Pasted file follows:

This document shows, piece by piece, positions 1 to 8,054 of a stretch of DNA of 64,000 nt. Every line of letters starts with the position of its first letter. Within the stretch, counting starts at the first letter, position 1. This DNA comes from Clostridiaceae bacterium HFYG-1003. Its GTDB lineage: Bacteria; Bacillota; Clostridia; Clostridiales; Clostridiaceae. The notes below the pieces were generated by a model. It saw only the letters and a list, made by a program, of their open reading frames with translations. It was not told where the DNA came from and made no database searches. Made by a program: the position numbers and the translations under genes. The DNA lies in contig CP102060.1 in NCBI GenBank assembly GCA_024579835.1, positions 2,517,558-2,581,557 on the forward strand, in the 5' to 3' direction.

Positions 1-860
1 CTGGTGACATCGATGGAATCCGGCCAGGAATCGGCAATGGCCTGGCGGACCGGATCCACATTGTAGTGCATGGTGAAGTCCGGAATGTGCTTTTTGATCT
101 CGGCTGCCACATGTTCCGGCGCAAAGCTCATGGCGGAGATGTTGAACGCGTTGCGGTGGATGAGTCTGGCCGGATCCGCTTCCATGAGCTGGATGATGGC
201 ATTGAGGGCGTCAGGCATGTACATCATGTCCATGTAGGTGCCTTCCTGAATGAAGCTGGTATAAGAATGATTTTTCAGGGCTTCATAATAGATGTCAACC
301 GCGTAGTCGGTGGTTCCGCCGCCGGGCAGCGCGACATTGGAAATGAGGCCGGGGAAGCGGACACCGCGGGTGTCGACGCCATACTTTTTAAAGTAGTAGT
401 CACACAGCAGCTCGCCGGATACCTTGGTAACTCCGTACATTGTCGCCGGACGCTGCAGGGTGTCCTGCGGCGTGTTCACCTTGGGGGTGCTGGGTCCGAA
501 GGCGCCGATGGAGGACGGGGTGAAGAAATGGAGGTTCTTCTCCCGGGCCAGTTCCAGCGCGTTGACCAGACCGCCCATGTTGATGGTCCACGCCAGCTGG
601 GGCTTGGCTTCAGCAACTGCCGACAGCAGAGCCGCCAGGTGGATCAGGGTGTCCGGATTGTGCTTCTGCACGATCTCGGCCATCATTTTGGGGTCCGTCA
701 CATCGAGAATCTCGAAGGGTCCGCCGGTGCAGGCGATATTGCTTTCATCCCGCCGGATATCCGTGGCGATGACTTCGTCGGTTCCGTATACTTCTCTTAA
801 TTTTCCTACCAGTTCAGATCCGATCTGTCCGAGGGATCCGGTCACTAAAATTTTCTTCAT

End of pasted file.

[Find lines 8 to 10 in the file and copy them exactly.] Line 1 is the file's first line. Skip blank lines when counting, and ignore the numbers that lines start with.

501 GGCGCCGATGGAGGACGGGGTGAAGAAATGGAGGTTCTTCTCCCGGGCCAGTTCCAGCGCGTTGACCAGACCGCCCATGTTGATGGTCCACGCCAGCTGG
601 GGCTTGGCTTCAGCAACTGCCGACAGCAGAGCCGCCAGGTGGATCAGGGTGTCCGGATTGTGCTTCTGCACGATCTCGGCCATCATTTTGGGGTCCGTCA
701 CATCGAGAATCTCGAAGGGTCCGCCGGTGCAGGCGATATTGCTTTCATCCCGCCGGATATCCGTGGCGATGACTTCGTCGGTTCCGTATACTTCTCTTAA